May 4, 2015

Share Everywhere

Nepal’s Earthquake May Bring an Aftershock of Charity Scams

The tragic April 2015 earthquake in Nepal has inspired people around the world to donate toward relief services and medical aid. Unfortunately, the event is also a golden opportunity for charity scammers.

Whenever a large-scale natural disaster occurs, charity scams always seem to follow. For example, the earthquake and subsequent tsunami in Japan in 2011 prompted countless scams — many within just a few minutes of the event. In fact, the Department of Homeland Security and aid agencies had to issue warnings for the public to be on guard against fraudulent fundraising messages.

Just a year before that event, Haiti’s major earthquake and Hurricane Katrina prompted thousands of “charitable donation” websites that sparked FBI warnings. The agency attempted to alert the public about charity scams early on, but it’s likely that the scammers still made off with quite a bit of cash that could have gone to relief efforts.

At this point, it looks like Nepal relief scams will follow a similar track. The Department of Homeland Security just released a warning about email scammers pretending to be from charitable organizations sending funds to Nepal. The scam emails often contain links or attachments that direct users to malware-infected websites that capture sensitive financial information.

How Can You Avoid Nepal Earthquake Scams?

In the wake of the Nepal tragedy, remembering the cycle of charity scams is important, especially for those who are ready to make a donation now. Avoid Nepal relief scams when sending money to a charity by keeping these protections in mind:

  • When you receive an email asking for aid, don’t click on any links or attachments in the message. If you’d like to donate to that charity, do the research first. Vetting the organization at the Better Business Bureau’s search website is a good place to start. And remember that while aid is needed immediately in Nepal, it will still be needed days, weeks and months from now. Don’t rush into giving without doing the necessary background checks.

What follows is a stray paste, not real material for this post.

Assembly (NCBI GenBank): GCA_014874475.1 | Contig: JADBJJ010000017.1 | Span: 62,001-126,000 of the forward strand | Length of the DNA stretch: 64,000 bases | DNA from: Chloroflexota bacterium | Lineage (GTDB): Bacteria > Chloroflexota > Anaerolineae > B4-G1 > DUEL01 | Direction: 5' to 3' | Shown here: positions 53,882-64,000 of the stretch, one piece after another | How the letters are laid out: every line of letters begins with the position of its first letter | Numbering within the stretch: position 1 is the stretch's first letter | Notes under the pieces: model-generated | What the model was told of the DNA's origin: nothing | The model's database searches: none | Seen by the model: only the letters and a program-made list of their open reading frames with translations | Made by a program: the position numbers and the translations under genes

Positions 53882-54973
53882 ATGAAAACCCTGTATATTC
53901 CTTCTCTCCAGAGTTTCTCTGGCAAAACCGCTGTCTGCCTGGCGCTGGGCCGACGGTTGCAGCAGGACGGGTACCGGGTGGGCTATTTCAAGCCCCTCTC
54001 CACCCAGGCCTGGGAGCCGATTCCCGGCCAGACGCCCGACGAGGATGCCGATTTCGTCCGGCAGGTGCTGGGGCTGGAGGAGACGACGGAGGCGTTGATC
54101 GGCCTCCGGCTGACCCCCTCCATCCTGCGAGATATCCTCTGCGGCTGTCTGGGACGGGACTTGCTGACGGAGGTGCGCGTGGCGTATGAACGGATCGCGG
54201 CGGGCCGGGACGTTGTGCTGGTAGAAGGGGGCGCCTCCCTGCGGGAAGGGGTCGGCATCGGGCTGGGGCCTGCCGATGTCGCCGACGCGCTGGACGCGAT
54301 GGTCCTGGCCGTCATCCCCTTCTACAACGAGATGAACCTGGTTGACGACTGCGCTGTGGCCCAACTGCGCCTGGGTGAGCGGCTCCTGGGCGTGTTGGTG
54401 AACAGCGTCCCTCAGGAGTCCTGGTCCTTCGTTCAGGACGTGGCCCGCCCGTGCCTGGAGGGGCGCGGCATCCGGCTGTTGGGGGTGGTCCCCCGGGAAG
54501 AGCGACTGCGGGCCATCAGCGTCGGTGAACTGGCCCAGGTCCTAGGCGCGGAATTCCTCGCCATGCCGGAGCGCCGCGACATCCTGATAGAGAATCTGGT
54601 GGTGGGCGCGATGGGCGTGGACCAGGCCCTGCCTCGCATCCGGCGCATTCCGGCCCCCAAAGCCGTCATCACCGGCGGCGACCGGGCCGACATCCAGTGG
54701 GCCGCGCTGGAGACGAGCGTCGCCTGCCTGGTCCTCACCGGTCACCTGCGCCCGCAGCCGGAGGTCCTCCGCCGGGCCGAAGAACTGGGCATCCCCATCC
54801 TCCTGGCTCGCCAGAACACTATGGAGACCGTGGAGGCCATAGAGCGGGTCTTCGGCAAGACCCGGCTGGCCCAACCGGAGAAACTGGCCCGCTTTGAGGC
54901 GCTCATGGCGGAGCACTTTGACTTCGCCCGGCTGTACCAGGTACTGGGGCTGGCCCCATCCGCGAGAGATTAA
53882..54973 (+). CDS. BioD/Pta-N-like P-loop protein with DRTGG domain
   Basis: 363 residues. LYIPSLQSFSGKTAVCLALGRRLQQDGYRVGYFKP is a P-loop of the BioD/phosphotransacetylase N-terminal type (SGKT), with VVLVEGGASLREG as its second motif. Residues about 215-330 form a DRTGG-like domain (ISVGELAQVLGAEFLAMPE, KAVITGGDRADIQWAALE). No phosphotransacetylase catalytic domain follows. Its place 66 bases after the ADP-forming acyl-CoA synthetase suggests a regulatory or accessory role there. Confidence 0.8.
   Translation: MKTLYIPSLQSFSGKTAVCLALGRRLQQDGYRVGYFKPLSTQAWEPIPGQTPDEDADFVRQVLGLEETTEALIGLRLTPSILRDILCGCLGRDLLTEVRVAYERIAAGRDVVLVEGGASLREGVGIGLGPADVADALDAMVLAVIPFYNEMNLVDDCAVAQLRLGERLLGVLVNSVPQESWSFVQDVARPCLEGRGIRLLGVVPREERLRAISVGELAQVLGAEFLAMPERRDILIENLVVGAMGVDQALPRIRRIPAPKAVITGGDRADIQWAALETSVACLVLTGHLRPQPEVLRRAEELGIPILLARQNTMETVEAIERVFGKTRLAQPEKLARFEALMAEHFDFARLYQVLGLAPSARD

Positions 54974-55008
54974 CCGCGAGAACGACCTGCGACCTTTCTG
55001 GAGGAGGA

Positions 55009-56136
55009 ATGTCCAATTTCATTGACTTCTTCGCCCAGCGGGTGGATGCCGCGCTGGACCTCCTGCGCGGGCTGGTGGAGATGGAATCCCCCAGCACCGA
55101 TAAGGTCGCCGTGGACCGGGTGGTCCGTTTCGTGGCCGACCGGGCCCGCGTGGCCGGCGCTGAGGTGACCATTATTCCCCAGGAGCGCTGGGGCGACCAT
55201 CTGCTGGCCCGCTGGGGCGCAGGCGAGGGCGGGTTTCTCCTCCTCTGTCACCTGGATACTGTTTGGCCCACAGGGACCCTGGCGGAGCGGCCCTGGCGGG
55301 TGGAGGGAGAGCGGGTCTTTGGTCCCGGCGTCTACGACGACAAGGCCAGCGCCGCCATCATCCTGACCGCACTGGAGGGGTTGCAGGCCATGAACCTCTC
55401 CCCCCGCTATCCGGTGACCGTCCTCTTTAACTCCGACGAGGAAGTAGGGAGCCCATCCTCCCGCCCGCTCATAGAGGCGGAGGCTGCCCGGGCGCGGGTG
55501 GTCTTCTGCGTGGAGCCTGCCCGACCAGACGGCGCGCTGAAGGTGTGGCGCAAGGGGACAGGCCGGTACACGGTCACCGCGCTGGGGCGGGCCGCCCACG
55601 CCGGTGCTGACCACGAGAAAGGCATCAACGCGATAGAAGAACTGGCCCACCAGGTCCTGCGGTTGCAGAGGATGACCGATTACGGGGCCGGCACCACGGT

• Keep your anti-virus software up to date to prevent inadvertent clicks from exposing your system to malware.
  • Know the signs of a charity scam; the Federal Trade Commission has a very useful website on the topic, including instructions on how to report suspected scams.
  • Be wary of claims that 100 percent of donations assist victims. The Better Business Bureau notes that all charities have fundraising and administrative costs. At a minimum, a credit card donation will likely involve a processing fee.
  • Don’t give credit card numbers or bank account information over the phone or by email. If the charity is legitimate, it will agree to send a pledge form by mail, giving you time to verify the organization isn’t behind a scam.

Be smart with your giving. Keeping charity scam tactics in mind can help ensure your donations go to those in need in Nepal — and not into the pockets of scammers.

Image courtesy of Jessica Lea/DFID.

Judy Leary

President at IdentityForce
For Judy, identity theft protection is in her DNA—her dad started IdentityForce’s parent company in the 70s, and in the 80s, she and her brother came on board. She loves her dedicated team and how much they care about every member, partner, and supplier. In addition to protection against identity theft, Judy is passionate about travel (Aruba is her “happy place”!) and giving back. She volunteers for the Alzheimer’s Association, Mazie Mentoring Program, and Sunshine Golden Retriever Rescue. She’s also a proud mom to 2 grown daughters and 3 rescue dogs.

Latest posts by Judy Leary (see all)

Join The Discussion

Your email address will never be published.